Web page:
There are some indications that some problems have already been encountered. Libya has been having problems in keeping up with the payments schedules since 1982. Trade with near-bankrupt Iraq took a nosedive in 1983. Snags have also been encountered on the Western front. For two years in a row, EEC imposed tariffs and quotas on Turkish textile exports, charging Turkey with dumping practices.
 This point is recognized by OECD (Turkey, April 1983, p. 25) as well as the World Bank (Turkey: Policies and Prospects for Growth, March 1980, p. 94).
Middle East Economic Digest, July 16, 1982, reports that a narrow majority of the creditors with an estimated $1.3 billion sunk in Turkey have opted for payment in local currency, which could be used for local manufacturing purchases, or for increasing existing investments.
 OECD estimates this figure at seven percent, assuming 450,000 new entrants to the labor market and a four percent average rate of productivity increase (Turkey, April 1982, p. 38).
 The 18.2 percent rate is arrived at by assuming 63.5 percent of the active population is participating in the labor market. When the 68.4 percent labor force participation rate estimated for the 1973-1977 period (Turkey, OECD, April 1983, p. 15) is used instead, the unemployment rate exceeds 25 percent.
 No data on income distribution are available since 1977. This is the conclusion OECD reaches based on estimated wage trends, GNP and employment of dependents (op cit, p. 21).
 Details of the Kastelli incident are provided in News from Turkey 17 (June-August 1982), pp. 21-23. Kastelli’s plea for a $250 million rescue package had been denied shortly before his flight to Geneva, a figure substantially lower than the $325 million used to contain the crisis.
 This incident was by no means atypical: There were two more well-documented cases of similar conduct. The first involved the sum of $650 million in unpaid required reserves by banks. The second involved some $190 million in unpaid employers’ share to the workers’ social insurance fund. In both cases, the debtors continued to use the funds by paying negligible interest penalties.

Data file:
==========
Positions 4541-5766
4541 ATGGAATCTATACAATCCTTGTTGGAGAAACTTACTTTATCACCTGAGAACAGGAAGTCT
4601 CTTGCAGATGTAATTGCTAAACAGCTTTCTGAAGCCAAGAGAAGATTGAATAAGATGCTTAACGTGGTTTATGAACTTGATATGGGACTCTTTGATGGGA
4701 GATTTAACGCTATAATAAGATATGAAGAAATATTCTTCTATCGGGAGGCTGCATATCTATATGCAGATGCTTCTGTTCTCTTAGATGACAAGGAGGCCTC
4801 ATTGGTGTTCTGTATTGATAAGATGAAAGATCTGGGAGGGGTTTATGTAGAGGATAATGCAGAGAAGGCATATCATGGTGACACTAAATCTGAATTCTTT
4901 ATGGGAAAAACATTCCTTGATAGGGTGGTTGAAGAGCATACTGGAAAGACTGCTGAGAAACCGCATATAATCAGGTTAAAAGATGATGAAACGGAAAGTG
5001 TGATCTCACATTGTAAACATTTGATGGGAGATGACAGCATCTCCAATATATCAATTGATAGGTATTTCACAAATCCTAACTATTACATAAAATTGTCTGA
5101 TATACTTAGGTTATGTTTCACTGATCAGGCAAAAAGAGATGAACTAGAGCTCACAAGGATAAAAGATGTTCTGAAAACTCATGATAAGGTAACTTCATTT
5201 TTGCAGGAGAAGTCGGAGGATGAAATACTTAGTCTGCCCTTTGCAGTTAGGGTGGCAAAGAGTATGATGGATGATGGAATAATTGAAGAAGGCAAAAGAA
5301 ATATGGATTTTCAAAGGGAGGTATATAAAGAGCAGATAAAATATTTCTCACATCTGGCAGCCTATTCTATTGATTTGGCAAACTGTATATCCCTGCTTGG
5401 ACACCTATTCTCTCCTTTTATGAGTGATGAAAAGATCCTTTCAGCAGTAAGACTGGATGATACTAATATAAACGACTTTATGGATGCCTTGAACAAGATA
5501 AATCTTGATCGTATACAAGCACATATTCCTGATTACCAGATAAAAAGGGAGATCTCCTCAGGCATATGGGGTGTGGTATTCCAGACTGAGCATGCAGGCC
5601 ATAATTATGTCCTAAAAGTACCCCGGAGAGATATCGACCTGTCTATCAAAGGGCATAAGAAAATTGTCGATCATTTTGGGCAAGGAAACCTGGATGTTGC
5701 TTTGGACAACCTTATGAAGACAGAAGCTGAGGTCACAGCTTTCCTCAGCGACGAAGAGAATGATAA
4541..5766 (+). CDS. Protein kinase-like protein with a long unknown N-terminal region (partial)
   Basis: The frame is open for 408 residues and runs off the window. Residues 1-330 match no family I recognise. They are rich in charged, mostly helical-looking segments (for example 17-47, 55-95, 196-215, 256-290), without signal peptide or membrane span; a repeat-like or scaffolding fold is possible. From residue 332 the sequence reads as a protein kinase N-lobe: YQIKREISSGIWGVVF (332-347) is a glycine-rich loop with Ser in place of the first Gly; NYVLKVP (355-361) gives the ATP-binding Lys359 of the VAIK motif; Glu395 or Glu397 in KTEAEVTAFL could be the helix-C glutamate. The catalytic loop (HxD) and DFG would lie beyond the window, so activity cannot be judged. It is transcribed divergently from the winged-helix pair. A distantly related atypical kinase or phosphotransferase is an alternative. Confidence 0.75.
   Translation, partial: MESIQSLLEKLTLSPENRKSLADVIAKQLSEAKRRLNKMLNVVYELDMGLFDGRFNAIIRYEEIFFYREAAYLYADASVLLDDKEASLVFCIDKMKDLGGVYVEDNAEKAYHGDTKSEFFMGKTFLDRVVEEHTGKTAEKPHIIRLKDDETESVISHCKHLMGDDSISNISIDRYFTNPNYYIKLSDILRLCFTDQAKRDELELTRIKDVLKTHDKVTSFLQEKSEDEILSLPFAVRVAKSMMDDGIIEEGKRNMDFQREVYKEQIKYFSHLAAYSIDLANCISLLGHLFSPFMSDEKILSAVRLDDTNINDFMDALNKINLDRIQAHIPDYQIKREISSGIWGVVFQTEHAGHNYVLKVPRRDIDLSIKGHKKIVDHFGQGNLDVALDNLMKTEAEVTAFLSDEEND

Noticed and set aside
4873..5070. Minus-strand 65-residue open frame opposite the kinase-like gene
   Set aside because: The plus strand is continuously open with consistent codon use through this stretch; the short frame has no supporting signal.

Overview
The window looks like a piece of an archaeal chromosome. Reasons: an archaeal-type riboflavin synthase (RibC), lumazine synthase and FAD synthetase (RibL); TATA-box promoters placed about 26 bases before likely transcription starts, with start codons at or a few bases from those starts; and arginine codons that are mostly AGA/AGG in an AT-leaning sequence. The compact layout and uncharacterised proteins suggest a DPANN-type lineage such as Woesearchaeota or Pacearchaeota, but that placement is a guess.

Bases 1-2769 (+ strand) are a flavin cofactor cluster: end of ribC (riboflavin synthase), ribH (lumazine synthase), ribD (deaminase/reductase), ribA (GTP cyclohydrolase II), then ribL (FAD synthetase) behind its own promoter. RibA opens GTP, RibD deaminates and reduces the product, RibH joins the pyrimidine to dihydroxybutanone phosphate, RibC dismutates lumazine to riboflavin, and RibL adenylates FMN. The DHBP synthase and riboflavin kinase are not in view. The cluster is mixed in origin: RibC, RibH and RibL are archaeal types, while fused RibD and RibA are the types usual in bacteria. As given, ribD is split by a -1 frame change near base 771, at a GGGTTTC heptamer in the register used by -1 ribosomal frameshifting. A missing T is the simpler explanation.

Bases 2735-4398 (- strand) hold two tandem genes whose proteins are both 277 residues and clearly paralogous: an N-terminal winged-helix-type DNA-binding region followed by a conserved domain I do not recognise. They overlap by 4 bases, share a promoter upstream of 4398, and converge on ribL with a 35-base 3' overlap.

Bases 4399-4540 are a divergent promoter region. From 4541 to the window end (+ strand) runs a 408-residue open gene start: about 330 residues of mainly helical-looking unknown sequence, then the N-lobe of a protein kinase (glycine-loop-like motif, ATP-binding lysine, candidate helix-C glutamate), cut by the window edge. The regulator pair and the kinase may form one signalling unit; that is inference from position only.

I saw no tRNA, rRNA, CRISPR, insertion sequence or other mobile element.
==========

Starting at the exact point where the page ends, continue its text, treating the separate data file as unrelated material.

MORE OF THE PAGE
See the article by Feroz Ahmad in this issue.
 See Cheryl Payer, The Debt Trap: The International Monetary Fund and the Third World (New York: Monthly Review Press, 1974).
 From an interview published in the Turkish weekly Yanki, December 28-January 3, 1982.
 The officer corps has a direct stake in the capitalist system in Turkey. By the late 1970s, the Armed Forces Mutual Fund (OYAK) founded in 1961 and financed through a 10 percent levy on the salaries of Turkey’s 80,000 strong officers corps, had become the third largest conglomerate in the country, with assets in the vicinity pf $300 million. As the events of the 1971-1973 episode had indicated, the military was always ready to defend the status quo with extreme vengeance and brutality. Jane Cousins documents the methods of repression employed during this “dress rehearsal” for the 1980s in Turkey: Torture and Political Persecution (London: Pluto Press, 1973).
 It has to be kept in mind that the increases in the prices of commodities produced by state economic enterprises not only meant higher production costs for the private sector, but also brought about a dramatic swing in the state sector’s profitability.
 This conceptualization is derived from the Latin American experience. See, for example, David Colier, ed., The New Authoritarianism in Latin America (Princeton, NJ: Princeton University Press, 1979).
 For comprehensive documentation of the administrative and legal changes affecting foreign investment facilitated under the general’s rule and a snapshot of foreign capital in Turkey, see OECD, Foreign Investment in Turkey: Changing Conditions under the New Economic Programme, Paris, 1983.
 Middle East Economic Digest, August 12, 1983.